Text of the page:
FULTON – Creators of a popular YouTube variety show that tests everyday items in microwave ovens said they were “very sad” for the family of 12-year-old Logan Sipe, who recorded and published his own microwave abuse and whose mother died last week in an apartment fire that, authorities say, he set.
Among the shows on ideo Productions’ YouTube channel is the twice-weekly “Is It a Good Idea to Microwave This?” The program has a format strikingly similar to the YouTube series Logan dubbed “Microwave this.”
Logan’s mother, Charlene Sipe, 41, died Nov. 23 in a fire that ravaged a historic downtown building. Only 8 days earlier, Sipe had used the social networking site Facebook to promote as “completely safe” the boy’s habit of nuking – to the point of fire and explosion – a variety of household items.
Logan is charged with juvenile delinquency, including disorderly conduct, in connection with last week’s fire.
Authorities in the Fulton Fire Department and the Whiteside State’s Attorney’s Office continue to avoid answering the question of exactly how the fire started.
His YouTube channel, called “Microwaverz,” featured 18 videos of things such as tin foil, light bulbs, and steel wool as they flared and sparked inside the appliance before YouTube removed it on Tuesday, citing “multiple or severe violations of our Community Guidelines.”
Jonathan Paula, who records and produces ideo’s content in Boston, offered condolences to the Sipe family. Paula said he had been aware of the Fulton story since it broke in the local news more than a week ago.
“We are very sad to hear this news,” Paula wrote in an e-mail response to questions. “We’re professionals, who repeatedly advise our audience in every single episode against repeating any of the acts seen on ‘Is It A Good Idea To Microwave This?’”
Paula, in a 5-minute video blog posted Thursday, said, “When I said don’t try this at home, I meant it.”
He said his heart “immediately sank” when heard about the fire, and that the story “does nothing but further echo my point” that people shouldn’t try to emulate at home what they see on his show.
Despite the similarities, Paula said he didn’t think Logan ever watched his show.
“Is It a Good Idea?” has more than 6.4 million views and has microwaved 254 different items, ranging from liquid soap and marshmallow Peeps to airbag canisters and pressurized spray paint.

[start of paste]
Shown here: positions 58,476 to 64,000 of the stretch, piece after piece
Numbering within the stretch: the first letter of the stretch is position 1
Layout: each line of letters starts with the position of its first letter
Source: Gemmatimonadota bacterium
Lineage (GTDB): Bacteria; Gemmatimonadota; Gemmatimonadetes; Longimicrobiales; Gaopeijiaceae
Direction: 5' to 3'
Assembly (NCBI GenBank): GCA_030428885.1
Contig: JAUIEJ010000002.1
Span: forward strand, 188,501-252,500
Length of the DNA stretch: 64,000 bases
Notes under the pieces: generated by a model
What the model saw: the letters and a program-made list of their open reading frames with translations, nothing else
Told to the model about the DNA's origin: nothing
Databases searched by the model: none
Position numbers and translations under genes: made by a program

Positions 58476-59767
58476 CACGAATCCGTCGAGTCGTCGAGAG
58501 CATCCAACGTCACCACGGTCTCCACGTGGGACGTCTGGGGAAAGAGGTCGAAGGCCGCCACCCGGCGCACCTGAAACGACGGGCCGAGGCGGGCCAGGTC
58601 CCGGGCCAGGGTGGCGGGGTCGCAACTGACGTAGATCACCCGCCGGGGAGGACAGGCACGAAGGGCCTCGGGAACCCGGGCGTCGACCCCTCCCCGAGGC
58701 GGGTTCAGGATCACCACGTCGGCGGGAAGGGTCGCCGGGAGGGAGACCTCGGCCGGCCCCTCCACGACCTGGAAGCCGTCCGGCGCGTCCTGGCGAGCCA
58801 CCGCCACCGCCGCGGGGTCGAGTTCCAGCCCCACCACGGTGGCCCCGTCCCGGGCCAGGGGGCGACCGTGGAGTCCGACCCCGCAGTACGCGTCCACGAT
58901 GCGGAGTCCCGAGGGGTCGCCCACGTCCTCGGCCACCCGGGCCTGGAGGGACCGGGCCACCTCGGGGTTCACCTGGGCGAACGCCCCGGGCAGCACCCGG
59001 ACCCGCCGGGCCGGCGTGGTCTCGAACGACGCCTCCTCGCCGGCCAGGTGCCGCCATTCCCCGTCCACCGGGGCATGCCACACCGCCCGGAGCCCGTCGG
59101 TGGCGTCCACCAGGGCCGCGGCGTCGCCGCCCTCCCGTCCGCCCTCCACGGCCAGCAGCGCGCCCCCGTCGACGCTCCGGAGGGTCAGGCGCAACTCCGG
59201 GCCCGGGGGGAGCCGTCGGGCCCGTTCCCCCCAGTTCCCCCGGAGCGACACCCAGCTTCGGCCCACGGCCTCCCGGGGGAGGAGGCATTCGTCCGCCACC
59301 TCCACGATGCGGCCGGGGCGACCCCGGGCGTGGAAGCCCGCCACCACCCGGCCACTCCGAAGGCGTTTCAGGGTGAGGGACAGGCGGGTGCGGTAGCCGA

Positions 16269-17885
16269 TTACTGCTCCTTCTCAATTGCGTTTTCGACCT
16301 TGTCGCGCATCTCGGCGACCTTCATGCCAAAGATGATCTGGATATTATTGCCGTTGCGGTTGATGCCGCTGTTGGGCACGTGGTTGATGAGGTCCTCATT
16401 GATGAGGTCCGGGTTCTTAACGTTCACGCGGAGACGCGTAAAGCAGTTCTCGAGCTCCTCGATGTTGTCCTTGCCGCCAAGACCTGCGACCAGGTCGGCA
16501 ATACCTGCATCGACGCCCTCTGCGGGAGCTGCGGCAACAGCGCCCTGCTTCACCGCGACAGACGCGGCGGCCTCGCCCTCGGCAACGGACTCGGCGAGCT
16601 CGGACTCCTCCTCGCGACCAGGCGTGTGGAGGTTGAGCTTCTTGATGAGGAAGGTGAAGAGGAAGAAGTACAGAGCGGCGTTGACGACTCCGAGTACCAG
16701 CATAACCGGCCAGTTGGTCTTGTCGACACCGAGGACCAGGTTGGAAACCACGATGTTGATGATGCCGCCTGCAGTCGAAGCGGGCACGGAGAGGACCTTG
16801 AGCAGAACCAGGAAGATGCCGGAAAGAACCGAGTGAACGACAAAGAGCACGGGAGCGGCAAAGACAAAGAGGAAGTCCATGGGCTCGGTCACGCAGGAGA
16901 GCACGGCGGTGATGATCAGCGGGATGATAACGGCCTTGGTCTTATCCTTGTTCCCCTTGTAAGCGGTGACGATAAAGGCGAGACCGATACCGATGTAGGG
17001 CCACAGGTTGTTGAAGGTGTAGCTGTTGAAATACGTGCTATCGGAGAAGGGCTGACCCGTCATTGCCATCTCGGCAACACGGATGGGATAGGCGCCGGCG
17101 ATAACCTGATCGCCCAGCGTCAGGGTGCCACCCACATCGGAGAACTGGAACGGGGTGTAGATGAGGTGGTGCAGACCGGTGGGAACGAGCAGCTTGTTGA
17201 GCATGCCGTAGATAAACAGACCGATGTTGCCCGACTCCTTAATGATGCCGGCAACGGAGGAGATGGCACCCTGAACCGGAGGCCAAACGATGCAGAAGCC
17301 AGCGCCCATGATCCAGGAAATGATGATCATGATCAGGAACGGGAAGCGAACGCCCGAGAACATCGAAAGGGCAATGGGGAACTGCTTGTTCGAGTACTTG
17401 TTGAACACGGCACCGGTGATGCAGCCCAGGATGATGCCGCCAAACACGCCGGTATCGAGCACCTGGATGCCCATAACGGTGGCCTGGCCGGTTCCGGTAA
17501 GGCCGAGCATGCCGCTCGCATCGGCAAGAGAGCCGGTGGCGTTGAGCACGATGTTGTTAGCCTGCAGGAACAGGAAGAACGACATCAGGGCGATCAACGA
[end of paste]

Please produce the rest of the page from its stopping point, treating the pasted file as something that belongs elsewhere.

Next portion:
Before YouTube removed “Microwaverz,” Logan had featured several of the same items that Paula and his crew had zapped early in their career.
A light bulb, tin foil and a bar of soap all appear on both series, as does a tube of toothpaste, the last item Logan featured on Nov. 15.
After trolling through Logan’s postings and comments on YouTube and Facebook, Paula said, “I could not find a single mention, reference or hint that Logan, or his viewers, had ever seen our program.”
As Paula attempted to distance ideo from Logan and “Microwaverz,” he expressed hope that widespread coverage of the tragedy would prevent more attempts to mimic the stunts.
“Although we don’t believe Logan had ever seen our program, it doesn’t make this story any less difficult to hear,” Paula wrote. “If anything, we hope this incident discourages any similar acts in the future. We send our deepest condolences to the Sipe family, and everyone in Fulton affected by this tragedy.”
While YouTube has removed Logan’s main “Microwaverz” page, a second channel called “Microwaverz2” remained online Friday.
That channel features three crude videos, one of which shows Logan bashing a microwave oven with a sledgehammer, then dismantling its innards with the claw of a framing hammer.
YouTube spokeswoman Victoria Grand said the immense volume of content posted to the user-content website made it impossible to review every video.
YouTube, which is owned by Google, gets 35 hours of video uploaded every minute, Grand said.
Users have the option to flag content by clicking a link that appears on every video, at which point a YouTube staffer will review it to see whether it meets corporate standards for decency.
Potentially dangerous material that children might try to imitate, for instance, could be set into an age-restricted domain on YouTube that requires viewers to be at least 18 years old, Grand said.
She declined to discuss “Microwaverz” or ideo Productions, citing a YouTube policy of not talking about specific videos.
Asked about Charlene Sipe’s promotion of a 12-year-old’s videos for advertising revenue, Grand said, “In general, this is why we have the guidelines in place.”
Google considers the number of videos removed on a daily basis to be proprietary information and wouldn’t provide specific numbers. But, Grand said, “It’s fair to say it’s several thousand.”